With the number of players in the insurance field increasing by the day, there is a growing need for qualified actuaries in the country. “There are adequate numbers of actuaries in life insurance and pension (funds), but more are required in general insurance. An appointed actuary could actually work there as a consultant instead of a full-time employee,” advises Sabharwal.

Subhendu Bhattacharyya, an actuarial assistant with the Life Insurance Corporation of India, feels the shortage of actuaries is “acute”, the reason being the “poor rate of success in the final stages of the exam (conducted by IAI), not to mention the sudden spurt in demand from the private insurers who have set up shop in the country.”

Agrees Kumar. “The membership of IAI has increased significantly over the last seven or eight years, but there are just a few hundred fully-qualified actuaries (those who have passed all the exams and attained fellowship from IAI). With more than 40 companies operating in India and many actuarial BPOs being set up, the number of qualified actuaries is still less than what is required.” The result is, as of date, actuary is a career that offers 100 per cent employment. You will not find a single unemployed qualified actuary in the country.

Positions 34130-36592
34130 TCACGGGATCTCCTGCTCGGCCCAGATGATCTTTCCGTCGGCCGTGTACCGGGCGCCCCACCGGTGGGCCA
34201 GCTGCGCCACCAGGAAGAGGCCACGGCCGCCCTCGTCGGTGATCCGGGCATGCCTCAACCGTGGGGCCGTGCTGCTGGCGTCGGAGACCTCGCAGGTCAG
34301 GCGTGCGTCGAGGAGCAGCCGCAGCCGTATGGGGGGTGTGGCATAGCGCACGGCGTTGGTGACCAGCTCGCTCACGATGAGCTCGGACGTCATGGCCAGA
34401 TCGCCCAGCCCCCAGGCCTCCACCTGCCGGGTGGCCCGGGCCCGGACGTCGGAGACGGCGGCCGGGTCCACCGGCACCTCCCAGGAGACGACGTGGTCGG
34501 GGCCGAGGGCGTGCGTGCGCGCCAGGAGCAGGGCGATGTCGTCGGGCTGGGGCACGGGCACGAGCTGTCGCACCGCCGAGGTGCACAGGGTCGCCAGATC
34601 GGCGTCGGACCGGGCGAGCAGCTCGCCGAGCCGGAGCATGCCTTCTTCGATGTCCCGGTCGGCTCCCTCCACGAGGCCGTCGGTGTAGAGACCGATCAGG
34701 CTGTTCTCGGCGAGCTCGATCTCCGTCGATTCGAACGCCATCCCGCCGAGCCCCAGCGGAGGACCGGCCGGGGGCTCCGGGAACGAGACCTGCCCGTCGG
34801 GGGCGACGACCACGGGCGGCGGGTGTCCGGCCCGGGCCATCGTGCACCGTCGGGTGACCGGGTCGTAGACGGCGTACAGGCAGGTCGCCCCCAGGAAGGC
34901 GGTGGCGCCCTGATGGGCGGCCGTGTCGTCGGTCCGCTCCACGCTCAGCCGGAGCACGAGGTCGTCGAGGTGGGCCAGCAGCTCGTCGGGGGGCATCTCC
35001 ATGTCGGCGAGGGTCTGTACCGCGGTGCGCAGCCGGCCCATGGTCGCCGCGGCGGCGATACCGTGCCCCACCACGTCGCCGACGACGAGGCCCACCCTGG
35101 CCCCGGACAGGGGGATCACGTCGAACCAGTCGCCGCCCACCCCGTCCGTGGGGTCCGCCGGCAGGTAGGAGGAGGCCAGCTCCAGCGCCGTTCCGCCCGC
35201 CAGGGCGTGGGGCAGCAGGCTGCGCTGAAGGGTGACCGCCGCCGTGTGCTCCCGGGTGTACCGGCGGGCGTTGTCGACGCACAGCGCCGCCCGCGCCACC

What's it about?
An actuary is an expert who applies statistical and mathematical methods to assess financial and other risks relating to various contingent events and for scientific valuation of financial products in the field of insurance, retirement and other benefits, investments, etc. The actuary designs insurance and pension plans, determines insurance premium rates and contract provisions for each type of policy offered, compiles data related to rates of mortality, sickness, injury, retirement and property loss from theft, accident, fire or any other hazard. On the basis of data thus collected, s/he analyses claims (insurance) from corporation or company. S/he also creates new and attractive policies to further the organisation’s business.

Clock Work